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  2. I agree completely that those comments you report are in very bad taste and wholly unwarranted.

    But!

    What status does that then leave Biblical warnings (and those of other Traditions) of pestilence, divine retribution etc. etc.? Which I think might appropriately be appreciated in a symbolic sense as warnings against human hubris leading to an alienation from the spiritual order, which is then reflected in a deep alienation from nature, that inevitably culminates in natural disasters...

    ...just flying a kite in a violent thunderstorm... and with absolutely no disrespect intended to Japan and the Japanese...

    I find Shinto shrines to be places of manifest calm, and natural harmony. But modern society - at least here in Korea - is aggressively alienating itself from nature; and the sense of the Sacred has been badly neglected, if not lost...

    One might also subsume the tragedy of earthquake and tsunami in the Buddha's admonition that all existence is suffering; that all human achievements are illusory and get swept away in the cosmic tides of time and eternity...

    My deep sympathy to those suffering souls, may they regain peace.

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  3. (I'll take the risk of being condemned by the overly spiritual)but... it really exposes humanity's primitive mentality when we attribute such natural disasters to religious signs/warnings.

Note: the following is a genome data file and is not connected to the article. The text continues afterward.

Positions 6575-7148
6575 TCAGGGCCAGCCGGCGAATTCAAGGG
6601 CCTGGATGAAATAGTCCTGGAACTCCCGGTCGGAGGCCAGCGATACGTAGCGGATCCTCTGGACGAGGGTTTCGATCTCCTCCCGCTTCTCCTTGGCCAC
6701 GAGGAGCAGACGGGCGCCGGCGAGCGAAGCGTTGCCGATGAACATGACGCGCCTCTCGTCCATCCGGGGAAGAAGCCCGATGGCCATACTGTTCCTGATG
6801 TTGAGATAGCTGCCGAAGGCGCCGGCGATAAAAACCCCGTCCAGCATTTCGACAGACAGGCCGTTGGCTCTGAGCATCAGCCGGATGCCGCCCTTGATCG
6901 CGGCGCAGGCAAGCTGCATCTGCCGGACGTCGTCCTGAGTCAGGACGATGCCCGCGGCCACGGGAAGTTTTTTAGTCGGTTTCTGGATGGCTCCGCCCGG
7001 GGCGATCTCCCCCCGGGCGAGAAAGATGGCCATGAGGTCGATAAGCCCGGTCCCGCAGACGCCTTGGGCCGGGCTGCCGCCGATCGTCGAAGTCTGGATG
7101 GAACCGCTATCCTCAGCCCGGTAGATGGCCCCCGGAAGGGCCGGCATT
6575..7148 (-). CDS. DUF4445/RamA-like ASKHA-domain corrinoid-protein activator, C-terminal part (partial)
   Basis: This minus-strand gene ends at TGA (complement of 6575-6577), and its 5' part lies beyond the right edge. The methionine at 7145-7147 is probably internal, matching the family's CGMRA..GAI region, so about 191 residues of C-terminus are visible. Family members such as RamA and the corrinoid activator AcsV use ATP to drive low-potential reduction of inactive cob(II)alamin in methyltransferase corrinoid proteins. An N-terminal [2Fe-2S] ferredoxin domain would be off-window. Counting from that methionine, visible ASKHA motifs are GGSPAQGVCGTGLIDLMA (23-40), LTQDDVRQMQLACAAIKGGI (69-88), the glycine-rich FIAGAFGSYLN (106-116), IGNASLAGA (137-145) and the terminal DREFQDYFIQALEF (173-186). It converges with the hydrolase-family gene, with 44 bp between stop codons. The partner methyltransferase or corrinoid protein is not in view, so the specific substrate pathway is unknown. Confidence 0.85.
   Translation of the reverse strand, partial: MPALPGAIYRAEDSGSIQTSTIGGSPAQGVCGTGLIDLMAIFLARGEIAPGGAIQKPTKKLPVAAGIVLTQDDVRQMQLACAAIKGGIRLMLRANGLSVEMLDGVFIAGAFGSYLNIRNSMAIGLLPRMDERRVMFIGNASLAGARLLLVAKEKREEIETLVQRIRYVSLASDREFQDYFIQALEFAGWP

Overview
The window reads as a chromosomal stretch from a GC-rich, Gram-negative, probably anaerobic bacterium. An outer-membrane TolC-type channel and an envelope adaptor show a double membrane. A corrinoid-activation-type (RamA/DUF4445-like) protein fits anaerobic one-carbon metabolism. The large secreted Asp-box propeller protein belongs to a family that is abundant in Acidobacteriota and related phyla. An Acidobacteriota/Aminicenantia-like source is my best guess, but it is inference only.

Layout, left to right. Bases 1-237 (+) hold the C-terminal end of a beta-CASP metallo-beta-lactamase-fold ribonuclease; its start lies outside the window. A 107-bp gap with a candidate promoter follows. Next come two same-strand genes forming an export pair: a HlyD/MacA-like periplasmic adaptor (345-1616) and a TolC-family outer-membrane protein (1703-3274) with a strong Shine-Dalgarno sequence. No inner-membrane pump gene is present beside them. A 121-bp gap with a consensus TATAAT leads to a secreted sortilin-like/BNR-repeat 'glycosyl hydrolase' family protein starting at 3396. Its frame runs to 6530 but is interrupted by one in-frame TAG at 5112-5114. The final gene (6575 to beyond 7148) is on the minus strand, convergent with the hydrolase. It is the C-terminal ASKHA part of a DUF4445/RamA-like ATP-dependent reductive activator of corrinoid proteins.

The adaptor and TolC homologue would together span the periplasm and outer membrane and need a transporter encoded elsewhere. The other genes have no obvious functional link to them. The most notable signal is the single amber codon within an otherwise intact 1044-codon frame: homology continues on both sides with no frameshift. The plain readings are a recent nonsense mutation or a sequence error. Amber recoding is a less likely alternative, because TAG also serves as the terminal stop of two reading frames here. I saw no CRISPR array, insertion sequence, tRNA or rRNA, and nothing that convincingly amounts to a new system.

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  4. (In my opinion) LastnameKim makes precisely the same error of judgement as the ill-advised Pastor - in taking literally religious injunctions that are rather intended as symbolic truths. Hence the loss of metaphysical lucidity and transparency to the modern world, where the immediate and temporal can no longer be seen in its proper perspective, that is sub specie aeternitatis.

    And hence our unbalanced world of pollution, climate change, and mass extinction.

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  5. Even for the most hardcore bible believer (which these guys pretend to be), it's downright stupid to attribute any of this to God. As any former Sunday school kid can tell you, after the floods, God made a pact with Noah that he would never bring worldwide catastrophe on the Earth and more importantly he would never be angry with his people again. So did these guys never read the bible, or are they calling their God a liar? Either way, I don't see how they can keep credibility.

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  6. Robert, you lost me at "metaphysical lucidity" and "aeternitatis".
    But seriously, I didn't say humans don't have a hand in their own destiny and place in the balance of nature (ie- modern cities and building nuclear power plants). But what of natural disasters such as earthquakes? You may say this is a result of the imbalance in our environment (I'm totally interpreting your rhetoric pretty freely here) but my comments were more directed at the religious concept of punishment and sin. This is different from your spiritual take.